AN IDEAL STUDY PLACE
The Monkey Mountain is an ideal spot for researchers.
The monkeys roam freely in a 60 acres forest. These optimal living conditions, close to the wild state, allow them great freedom of action.
They can organise themselves into social units and develop the full range of their behaviour.
Since 1972, scientists have been studying the social behaviour of the Barbary Macaques, an evolved and organised species. Data is collected by observation without disturbing the animals.
Many theses and masters in ethology (behavioural studies) are carried out in our parks by academics from all over the world. This research work has contributed significantly to a better understanding of the Barbary Macaques.
Barbary macaques communicate with each other through vocalisations, mimics and gestures.
Group life requires a communication system. Thanks to the research carried out in our parks, we have identified about a hundred communicative behaviours in the Barbary macaque monkeys.
Our main research themes are :
The interest of this research work is to get to know this highly endangered species in its countries of origin in order to better protect it and to provide our visitors with first-class information.
Research opportunities at The Monkey Mountain
Our parks encourage non-invasive research.
Research proposals should be submitted at least 2 months before the study is due to begin, to allow time for us to review and approve your application.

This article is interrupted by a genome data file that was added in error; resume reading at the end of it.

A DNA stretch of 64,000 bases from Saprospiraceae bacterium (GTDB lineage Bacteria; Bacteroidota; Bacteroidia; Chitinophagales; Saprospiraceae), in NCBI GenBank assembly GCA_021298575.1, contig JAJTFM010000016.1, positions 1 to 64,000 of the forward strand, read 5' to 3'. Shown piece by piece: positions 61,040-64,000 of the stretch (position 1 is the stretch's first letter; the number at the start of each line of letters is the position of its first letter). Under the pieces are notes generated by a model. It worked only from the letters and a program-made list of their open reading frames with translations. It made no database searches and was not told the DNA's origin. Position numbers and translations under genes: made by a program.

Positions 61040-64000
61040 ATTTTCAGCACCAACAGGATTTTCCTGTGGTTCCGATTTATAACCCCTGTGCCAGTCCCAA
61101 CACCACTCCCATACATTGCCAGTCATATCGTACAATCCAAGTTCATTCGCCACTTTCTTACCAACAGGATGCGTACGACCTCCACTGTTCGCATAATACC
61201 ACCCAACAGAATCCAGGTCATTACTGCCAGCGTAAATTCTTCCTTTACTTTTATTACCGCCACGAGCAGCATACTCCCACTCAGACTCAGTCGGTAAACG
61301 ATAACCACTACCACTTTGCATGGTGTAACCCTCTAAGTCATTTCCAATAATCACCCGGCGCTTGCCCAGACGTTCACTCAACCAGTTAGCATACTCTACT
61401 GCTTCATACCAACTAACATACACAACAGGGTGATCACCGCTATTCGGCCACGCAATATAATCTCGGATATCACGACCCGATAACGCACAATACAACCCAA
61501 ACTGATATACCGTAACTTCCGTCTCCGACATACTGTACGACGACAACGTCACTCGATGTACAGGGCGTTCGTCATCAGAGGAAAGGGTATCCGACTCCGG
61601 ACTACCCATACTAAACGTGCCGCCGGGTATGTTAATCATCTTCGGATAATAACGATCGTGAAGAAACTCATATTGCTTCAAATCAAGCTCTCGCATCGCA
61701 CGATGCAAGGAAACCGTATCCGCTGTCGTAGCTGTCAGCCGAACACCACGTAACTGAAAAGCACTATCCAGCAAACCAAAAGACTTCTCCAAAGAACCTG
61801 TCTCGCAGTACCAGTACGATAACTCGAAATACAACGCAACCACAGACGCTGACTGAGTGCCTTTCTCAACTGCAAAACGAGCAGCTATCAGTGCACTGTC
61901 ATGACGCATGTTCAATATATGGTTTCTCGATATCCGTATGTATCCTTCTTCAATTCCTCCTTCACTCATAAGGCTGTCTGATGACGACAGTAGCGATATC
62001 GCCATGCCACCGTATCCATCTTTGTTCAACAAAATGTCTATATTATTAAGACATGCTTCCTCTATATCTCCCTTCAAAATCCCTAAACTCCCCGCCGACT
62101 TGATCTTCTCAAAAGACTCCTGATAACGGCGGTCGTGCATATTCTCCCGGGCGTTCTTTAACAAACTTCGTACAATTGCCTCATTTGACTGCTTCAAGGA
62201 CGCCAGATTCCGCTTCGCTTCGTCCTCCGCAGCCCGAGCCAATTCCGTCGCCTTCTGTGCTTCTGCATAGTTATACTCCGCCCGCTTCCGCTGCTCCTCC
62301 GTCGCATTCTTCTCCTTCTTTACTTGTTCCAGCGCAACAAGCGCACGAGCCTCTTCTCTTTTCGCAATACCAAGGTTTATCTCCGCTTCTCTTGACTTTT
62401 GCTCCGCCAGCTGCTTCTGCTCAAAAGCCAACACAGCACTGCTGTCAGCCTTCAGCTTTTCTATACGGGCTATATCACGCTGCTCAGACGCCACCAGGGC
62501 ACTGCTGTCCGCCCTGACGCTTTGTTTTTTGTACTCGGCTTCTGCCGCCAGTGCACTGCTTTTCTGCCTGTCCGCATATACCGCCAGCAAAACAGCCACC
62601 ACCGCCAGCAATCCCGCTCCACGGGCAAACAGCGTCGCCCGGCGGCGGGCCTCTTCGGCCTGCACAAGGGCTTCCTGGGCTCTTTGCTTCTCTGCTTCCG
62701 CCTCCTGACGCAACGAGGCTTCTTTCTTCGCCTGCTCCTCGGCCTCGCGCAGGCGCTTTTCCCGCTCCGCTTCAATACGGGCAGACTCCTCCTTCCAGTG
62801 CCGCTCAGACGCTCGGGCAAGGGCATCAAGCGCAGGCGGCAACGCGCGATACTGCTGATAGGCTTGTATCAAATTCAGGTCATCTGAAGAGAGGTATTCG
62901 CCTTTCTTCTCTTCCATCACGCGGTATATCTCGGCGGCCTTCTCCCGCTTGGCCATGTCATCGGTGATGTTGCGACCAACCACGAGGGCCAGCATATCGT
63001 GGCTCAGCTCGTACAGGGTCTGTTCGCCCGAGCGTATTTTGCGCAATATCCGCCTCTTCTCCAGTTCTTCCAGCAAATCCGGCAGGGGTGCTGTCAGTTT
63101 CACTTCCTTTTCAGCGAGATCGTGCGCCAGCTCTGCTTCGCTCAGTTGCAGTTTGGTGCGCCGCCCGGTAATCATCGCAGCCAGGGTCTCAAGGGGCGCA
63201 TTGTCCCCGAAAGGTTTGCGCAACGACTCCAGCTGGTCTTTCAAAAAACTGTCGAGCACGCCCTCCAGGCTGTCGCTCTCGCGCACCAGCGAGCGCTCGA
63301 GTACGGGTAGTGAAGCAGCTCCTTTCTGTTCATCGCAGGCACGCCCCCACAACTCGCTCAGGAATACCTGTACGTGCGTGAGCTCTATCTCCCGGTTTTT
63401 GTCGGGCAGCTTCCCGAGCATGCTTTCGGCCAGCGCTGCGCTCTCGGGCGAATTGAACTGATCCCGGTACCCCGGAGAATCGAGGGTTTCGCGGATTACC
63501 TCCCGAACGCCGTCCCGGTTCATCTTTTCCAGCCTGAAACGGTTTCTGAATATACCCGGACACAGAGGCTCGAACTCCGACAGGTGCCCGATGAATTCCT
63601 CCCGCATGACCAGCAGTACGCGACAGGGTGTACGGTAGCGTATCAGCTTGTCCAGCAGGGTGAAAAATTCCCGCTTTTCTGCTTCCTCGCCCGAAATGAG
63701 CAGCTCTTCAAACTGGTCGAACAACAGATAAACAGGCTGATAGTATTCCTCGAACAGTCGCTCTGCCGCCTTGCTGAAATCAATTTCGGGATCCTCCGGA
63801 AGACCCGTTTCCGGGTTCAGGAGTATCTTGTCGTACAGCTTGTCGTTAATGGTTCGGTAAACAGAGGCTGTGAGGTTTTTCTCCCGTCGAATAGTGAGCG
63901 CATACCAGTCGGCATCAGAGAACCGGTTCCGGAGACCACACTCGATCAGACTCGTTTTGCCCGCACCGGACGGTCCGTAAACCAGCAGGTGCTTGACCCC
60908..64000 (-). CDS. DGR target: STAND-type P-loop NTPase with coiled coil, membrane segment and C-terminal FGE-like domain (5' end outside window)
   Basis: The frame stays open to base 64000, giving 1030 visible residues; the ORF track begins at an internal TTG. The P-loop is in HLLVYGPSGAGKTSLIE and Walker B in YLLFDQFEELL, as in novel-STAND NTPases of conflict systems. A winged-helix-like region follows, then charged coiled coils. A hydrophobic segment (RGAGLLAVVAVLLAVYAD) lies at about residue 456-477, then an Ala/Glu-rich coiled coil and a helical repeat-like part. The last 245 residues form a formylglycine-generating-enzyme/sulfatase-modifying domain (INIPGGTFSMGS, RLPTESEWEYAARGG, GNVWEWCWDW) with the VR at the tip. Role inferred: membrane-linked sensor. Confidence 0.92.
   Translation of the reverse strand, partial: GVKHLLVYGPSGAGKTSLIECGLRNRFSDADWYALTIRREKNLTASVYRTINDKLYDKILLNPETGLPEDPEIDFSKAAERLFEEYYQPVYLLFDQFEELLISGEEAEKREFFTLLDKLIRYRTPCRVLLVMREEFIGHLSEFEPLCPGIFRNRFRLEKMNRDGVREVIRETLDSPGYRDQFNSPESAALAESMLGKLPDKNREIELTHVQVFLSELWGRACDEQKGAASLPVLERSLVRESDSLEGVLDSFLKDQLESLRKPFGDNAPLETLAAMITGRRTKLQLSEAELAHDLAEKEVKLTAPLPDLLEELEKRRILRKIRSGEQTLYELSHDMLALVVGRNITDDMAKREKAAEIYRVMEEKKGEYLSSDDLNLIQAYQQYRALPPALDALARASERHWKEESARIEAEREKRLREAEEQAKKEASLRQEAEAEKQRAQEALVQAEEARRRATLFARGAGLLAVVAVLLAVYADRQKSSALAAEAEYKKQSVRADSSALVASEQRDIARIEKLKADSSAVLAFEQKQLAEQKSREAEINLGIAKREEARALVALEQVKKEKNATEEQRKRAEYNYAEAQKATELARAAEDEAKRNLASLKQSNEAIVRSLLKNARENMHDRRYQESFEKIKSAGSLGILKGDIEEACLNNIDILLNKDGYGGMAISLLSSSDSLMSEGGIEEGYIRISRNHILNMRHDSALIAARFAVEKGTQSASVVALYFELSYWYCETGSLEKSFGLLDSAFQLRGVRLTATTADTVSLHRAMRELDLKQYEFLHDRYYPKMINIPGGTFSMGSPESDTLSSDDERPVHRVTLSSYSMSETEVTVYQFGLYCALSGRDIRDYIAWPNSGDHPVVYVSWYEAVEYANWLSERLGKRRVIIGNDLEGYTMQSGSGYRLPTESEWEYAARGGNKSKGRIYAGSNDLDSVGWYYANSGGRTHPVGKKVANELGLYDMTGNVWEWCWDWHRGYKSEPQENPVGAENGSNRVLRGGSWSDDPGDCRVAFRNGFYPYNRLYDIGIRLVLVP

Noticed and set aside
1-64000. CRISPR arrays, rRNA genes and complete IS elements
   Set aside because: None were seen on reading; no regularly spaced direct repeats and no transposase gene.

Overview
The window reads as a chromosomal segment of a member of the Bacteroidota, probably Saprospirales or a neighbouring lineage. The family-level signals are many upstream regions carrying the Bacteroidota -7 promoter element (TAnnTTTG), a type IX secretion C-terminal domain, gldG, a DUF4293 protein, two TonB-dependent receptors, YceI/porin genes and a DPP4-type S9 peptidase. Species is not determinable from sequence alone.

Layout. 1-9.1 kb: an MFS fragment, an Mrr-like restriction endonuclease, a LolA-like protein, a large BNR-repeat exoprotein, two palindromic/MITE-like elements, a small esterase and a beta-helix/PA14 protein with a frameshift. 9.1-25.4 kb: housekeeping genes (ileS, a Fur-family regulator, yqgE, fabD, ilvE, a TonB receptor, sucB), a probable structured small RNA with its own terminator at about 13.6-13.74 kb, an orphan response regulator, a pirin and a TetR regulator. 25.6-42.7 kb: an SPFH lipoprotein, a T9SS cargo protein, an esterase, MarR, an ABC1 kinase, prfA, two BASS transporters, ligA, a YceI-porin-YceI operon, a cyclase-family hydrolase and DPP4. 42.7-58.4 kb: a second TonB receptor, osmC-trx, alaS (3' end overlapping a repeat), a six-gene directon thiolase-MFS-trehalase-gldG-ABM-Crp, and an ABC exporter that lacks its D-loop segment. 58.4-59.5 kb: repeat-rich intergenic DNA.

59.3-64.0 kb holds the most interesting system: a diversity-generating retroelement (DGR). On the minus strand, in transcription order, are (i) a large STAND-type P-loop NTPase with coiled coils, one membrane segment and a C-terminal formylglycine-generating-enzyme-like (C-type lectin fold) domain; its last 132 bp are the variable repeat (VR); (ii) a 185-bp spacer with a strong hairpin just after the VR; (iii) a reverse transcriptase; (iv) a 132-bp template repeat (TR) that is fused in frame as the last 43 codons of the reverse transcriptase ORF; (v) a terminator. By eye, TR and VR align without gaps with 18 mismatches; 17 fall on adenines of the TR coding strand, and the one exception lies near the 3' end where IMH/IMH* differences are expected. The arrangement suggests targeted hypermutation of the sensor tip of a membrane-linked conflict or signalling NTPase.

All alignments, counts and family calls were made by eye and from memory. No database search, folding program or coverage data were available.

Proposals should include: research objectives and hypotheses, detailed observation methods, duration of observations, proposed statistical analyses, research setting and university, and any other information that supports your project.
For long projects (Masters, Thesis, post doc):
allow for a significant pre-study period – about 2 to 3 weeks due to the semi-liberty living conditions of our monkeys – (recognition of individuals, familiarisation with the ethogram of the species, validation of observation protocols …)
For the practical work of a few weeks :
choose simple questions related to common behaviours. We recommend that you work on age classes and/or sexes rather than on individuals (their identification requires a longer period of recognition beforehand – several weeks);
As preparation for research in the countries of origin:
the park also offers easy conditions to become familiar with the species, its ethogram and to test observation methods.
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